“Food is our common ground; a universal experience.”
Since the beginning of civilization, people have gathered around food to break the ice, strengthen bonds and commiserate about their problems. The social and nutritional benefits of a meal can nurture the soul as well as the stomach, and, although indulgence traditionally goes hand in hand with food and drink, a healthy approach is becoming more and more popular.
According to the Food Marketing Institute and Prevention magazine, 57% of Americans are trying “a lot” to eat a more nutritious diet, and Linda Milo Ohr, nutraceuticals editor for Food Technology magazine, indicates consumers are seeking help from functional food and drink in areas such as weight management, heart health, anti-aging/cosmeceuticals, immunity and digestive health.
Many of these consumers are also spa clients. “The nutritional component of a well-balanced body is important, and the spa industry needs to address that in some fashion,” says Julie Raistrick, spa director
of the beachfront Spa Montage at the Montage Resort & Spa in Laguna Beach, California. “Each spa does it differently with its own flair, but nutrition is an element that we don’t want to miss out on.”
Whether this is realized through snacks in the lounge, spa cuisine meals or nutrition programs, the marriage of food and spa can result in an expanded client experience..
Energy and enhancement
Most spas offer refreshment options in their relaxation rooms with choices that range from fruit-infused waters and teas to snack mixes and fresh fruit. And although this isn’t a new concept, it is one that can be used to meet the needs of your clients in a unique way that is specific to your spa. For example, Agave, the Arizona Spa at The Westin Kierland Resort & Spa in Scottsdale, Arizona, helps its snack choices stand out by offering refreshing limeade sweetened with syrup from the agave cactus, something specific to the spa’s region of the country.
A range of selections can also be a benefit for food and drink options. “On a daily basis, we have fruits and nuts available,” explains Maureen Schumaker, spa director of the 5,000-square-foot LeSpa at the Sofitel Los Angeles. “Spas can be stimulating, and we want to make sure that our clients have nutritional food to put into their bodies to refuel.” The spa boasts an extensive menu of teas, allowing for a variety of flavors to coordinate with many treatments on the menu. “It ties in everything and is a wholly sensorial experience,” explains Schumaker.
Teas and freshly dried fruits are also popular at the scenic Red Mountain Spa in St. George, Utah, and the eco-conscious Sundara Inn & Spa in Wisconsin Dells, Wisconsin.
“Water is the best thing out there, whether you include citrus, mint or cucumber,” says Jim Root, general manager of spa operations at The Spa at Sea Island in Sea Island, Georgia, and International SPA Association (ISPA) chairman. “A healthy trail mix and fresh fruit are both very appropriate. You can dress it up in your presentation, but there’s nothing like water as the perfect end to any treatment.”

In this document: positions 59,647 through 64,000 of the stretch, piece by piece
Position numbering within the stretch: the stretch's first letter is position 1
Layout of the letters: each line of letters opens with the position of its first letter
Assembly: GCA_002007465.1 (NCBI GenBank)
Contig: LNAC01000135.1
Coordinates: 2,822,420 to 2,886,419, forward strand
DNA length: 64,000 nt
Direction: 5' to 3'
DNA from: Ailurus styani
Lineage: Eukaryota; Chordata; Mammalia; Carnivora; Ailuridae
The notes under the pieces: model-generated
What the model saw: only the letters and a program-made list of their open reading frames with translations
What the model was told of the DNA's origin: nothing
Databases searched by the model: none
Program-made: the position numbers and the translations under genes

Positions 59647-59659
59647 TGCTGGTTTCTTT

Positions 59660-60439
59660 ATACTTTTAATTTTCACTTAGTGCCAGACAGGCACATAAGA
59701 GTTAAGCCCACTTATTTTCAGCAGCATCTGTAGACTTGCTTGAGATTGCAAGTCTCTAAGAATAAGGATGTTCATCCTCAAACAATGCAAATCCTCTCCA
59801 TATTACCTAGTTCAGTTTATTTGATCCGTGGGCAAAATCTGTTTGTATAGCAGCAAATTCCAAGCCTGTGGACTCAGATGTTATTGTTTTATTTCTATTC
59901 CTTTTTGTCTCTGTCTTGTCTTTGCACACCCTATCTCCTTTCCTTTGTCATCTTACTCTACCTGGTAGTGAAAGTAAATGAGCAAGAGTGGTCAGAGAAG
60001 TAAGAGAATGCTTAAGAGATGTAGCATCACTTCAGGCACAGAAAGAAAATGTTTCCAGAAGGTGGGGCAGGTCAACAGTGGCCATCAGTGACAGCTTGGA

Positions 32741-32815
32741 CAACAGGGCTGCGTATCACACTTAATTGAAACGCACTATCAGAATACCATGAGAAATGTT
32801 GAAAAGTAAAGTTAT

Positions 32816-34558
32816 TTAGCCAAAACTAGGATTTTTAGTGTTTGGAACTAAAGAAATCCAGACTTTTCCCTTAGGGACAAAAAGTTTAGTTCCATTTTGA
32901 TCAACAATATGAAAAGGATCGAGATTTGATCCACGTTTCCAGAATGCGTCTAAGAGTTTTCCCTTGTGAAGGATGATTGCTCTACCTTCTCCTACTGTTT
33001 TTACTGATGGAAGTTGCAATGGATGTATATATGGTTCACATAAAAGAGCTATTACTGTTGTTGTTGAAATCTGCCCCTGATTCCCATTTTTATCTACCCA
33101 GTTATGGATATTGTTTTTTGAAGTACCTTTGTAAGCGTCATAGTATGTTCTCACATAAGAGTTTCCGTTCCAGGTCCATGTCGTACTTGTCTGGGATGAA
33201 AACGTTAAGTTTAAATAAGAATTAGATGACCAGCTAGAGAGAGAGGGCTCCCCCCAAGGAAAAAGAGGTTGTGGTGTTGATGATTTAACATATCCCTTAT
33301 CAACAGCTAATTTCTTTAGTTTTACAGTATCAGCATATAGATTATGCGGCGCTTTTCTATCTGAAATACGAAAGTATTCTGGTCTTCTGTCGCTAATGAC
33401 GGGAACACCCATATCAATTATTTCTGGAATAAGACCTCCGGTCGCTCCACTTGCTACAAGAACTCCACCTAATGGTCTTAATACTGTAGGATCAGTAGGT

Due to a variety of factors, including hydration and detoxification issues, food and alcohol typically don’t mix during spa treatments. However, the incorporation of food-based options or a flavorful treat after a service can help to enhance a client’s overall spa encounter. For instance, the Cocoa Latte Wrap at Red Mountain Spa features cocoa and dehydrated milk combined into a thick cocoa liquid. Myrna Beardshear, spa director, says of the service, “It’s a decadent, wonderful feeling. You come out of the treatment smelling more chocolate than anything else, and cocoa is a natural antioxidant that is rich in B vitamins. And the caffeine is detoxifying and stimulating.”
According to Tassia Waldhart, lead esthetician at Sundara Inn & Spa, her facility features an organic series of menu items using a skin care line made of fresh fruits and plants that can be matched with a range of epicurean offerings. For example, last fall Sundara featured pumpkin products in several of its treatments and also offered a pumpkin soup in the spa lounge to tie it all together. And an additional effort to enhance clients’ sensory experience occurs during the spa’s chakra treatments.
“We serve tea and chyawanprash jam on crackers after ayurvedic services. The jam is rich in vitamin C, full of antioxidants and stimulates metabolism,” explains Waldhart.
Similary, the Footbath Treatment at Montage is enhanced with natural teas from Italy. “They are focused on equilibrium, cellulite reduction and detoxification, and clients sip this tea during the footbath, depending on the outcome they are seeking,” says Raistrick. “It really gets the circulation going so they enjoy the full benefits.”